Who will manage global risk in 2008?

The debate on coupling versus de-coupling rages endlessly. The de-coupling argument about the global economy suggests that notwithstanding a US recession or slowdown (and therefore consumption slack), it can be compensated by the high growth of Asian countries like India, China, Malaysia, Indonesia and their rising consumption.

However, US consumption of over $ 9.6 trillion, or 19 per cent of world GDP, compared to the $ 2.5 trillion of all these countries limits the extent to which Asia can compensate for the US slack. No doubt in the medium term, high growth in these countries with a much younger population has positive multipliers. But it will be quite a while before global prosperity can be decoupled with the state of the US economy.

When it comes to India, we have no doubt become much more inter-dependent, and trade as a percentage of GDP is 35.9 per cent, while exports as a percentage of GDP is now around 15 per cent. Within this number, export to the US is only 2.12 per cent of GDP. It is suggested that notwithstanding a US slowdown, rising consumption and investment in India can sustain economic buoyancy and there is a long way to go before our needs are saturated. However, the US slowdown will also affect Europe and other countries in Asia and we would be affected not merely by slowdown of exports to the US but other destinations due to wider contagion effects. Its severity could be less than many other countries.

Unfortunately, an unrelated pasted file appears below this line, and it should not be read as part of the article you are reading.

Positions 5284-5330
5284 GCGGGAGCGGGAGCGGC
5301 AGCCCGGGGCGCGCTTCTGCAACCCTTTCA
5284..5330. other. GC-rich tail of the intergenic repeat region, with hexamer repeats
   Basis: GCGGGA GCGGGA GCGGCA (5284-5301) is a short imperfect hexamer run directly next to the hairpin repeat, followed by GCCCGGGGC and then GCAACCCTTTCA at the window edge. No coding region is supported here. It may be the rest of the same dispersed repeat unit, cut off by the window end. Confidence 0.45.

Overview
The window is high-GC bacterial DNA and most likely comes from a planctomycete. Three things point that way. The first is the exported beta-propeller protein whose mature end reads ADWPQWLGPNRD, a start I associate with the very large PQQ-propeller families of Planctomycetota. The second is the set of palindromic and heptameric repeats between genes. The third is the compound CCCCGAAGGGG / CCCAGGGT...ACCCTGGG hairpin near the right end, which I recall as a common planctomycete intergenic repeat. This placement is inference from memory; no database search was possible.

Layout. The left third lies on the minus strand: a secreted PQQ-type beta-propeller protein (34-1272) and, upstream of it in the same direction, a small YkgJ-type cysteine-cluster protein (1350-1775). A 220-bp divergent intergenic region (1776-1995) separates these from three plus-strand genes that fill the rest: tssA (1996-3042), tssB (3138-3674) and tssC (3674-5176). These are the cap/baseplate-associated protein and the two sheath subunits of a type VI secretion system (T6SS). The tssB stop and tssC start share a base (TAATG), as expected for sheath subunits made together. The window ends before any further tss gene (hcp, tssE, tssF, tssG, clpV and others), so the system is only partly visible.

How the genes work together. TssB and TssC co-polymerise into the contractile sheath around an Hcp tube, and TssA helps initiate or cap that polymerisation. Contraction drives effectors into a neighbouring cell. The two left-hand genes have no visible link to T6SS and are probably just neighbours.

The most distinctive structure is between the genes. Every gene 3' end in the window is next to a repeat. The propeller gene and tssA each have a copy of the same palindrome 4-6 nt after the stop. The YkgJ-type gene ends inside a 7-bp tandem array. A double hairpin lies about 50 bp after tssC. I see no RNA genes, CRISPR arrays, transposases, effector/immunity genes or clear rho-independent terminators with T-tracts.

In a broader context, the medium-term risk for global growth was the subject of animated discussions in Davos. The question of what constituted the single biggest risk evoked a mixed response, which included:

Recession in the US

Income inequality

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